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State v. Dagnino

Court of Appeals of Arizona, First Division, Department E

August 13, 2013

STATE OF ARIZONA, Appellee,
v.
JESSIE DAGNINO, Appellant.

Not for Publication – Rule 111, Rules of the Arizona Supreme Court

Appeal from the Superior Court in Maricopa County Cause No. CR2011-103546-001 The Honorable Sherry K. Stephens, Judge

Thomas C. Horne, Arizona Attorney General Phoenix By Joseph T. Maziarz, Chief Counsel, Criminal Appeals and Jana Zinman, Assistant Attorney General Attorneys for Appellee.

James J. Haas, Maricopa County Public Defender Phoenix By Jeffrey L. Force, Deputy Public Defender Attorneys for Appellant.

MEMORANDUM DECISION

PATRICIA K. NORRIS, Judge.

¶1 Jessie Dagnino appeals his conviction and sentence for unlawful flight from a law enforcement vehicle.[1] On appeal he argues the superior court abused its discretion in refusing to give a lesser-included offense instruction on failure to yield. We disagree, and therefore, affirm his conviction and sentence for unlawful flight.

FACTS AND PROCEDURAL BACKGROUND[2]

¶2 On January 20, 2011, at 9:20 P.M., a police officer on patrol attempted to stop Dagnino for traffic violations after observing he had "rolled through the red light" while making a right turn, and entered the middle lane -- rather than the immediate curb lane -- of a three-lane road. While following Dagnino in a fully marked police car, the officer activated first his car's overhead emergency lights and then its siren, but Dagnino did not slow down or stop. After approximately a quarter mile, the officer temporarily ended the pursuit to determine the car's registered address.

¶3 The officer eventually located Dagnino and his car, and subsequently found drugs in the car. After the officer read Dagnino his Miranda rights, Dagnino admitted he had seen the emergency lights and heard the siren, but had not stopped because he did not want to "get into trouble" for the drugs in his car.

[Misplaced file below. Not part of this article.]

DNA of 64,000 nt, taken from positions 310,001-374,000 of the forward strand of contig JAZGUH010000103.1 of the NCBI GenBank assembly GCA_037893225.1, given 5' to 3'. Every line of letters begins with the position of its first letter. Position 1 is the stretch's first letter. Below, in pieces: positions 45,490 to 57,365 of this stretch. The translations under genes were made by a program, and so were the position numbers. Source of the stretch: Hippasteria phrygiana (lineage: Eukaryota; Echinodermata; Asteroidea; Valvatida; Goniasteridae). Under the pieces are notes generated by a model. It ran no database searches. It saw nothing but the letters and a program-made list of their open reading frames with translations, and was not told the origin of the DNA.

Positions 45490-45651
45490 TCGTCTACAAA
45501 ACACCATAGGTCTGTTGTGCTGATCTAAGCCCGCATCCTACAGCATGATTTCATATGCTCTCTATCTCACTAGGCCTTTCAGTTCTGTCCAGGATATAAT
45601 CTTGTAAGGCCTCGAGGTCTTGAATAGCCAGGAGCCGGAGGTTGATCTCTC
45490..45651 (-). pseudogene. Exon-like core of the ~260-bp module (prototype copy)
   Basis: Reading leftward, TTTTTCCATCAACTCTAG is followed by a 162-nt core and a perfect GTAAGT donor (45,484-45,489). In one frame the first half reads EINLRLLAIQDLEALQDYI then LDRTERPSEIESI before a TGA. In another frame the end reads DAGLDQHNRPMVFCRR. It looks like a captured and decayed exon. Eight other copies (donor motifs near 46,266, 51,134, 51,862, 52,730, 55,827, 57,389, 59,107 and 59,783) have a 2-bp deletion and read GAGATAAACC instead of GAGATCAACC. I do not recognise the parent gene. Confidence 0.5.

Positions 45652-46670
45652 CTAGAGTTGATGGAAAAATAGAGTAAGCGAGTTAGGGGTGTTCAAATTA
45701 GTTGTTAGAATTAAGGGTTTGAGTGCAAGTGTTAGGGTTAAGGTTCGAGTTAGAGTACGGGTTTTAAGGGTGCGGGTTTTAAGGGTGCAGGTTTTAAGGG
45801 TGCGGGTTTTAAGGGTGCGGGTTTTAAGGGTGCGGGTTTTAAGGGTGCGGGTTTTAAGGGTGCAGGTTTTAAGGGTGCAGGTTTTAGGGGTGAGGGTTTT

¶4 A grand jury indicted Dagnino for unlawful flight from a law enforcement vehicle, a class five felony. At trial, the superior court denied Dagnino's request for a lesser-included offense instruction on the offense of failure to yield. After the jury found Dagnino guilty of unlawful flight, the court sentenced him to a prison term on this count.

DISCUSSION

¶5 An offense is a lesser-included offense when "the charging document describes the lesser offense even though it does not always make up a constituent part of the greater offense." State v. Brown, 195 Ariz. 206, 207, ¶ 5, 986 P.2d 239, 240 (App. 1999) (quoting State v. Chabolla-Hinojosa, 192 Ariz. 360, 363, 12, 965 P.2d 94, 97 (App. 1998)). Dagnino argues that under the charging documents test, [3] the superior court should have instructed the jury on failure to yield as a lesser-included offense of unlawful flight. We disagree; the superior court did not abuse its discretion in denying Dagnino's request for a lesser-included offense instruction.[4] State v. Anderson, 210 Ariz. 327, 343, ¶ 60, 111 P.3d 369, 385 (2005) (appellate court reviews superior court's refusal to give jury instruction for abuse of discretion).

¶6 The unlawful flight statute, Arizona Revised Statute ("A.R.S.") section 28-622.01 (2012), states:

A driver of a motor vehicle who willfully flees or attempts to elude a pursuing official law enforcement vehicle that is being operated in the manner described in ยง 28-624, subsection C is guilty of a class 5 felony. The law enforcement vehicle shall be ...

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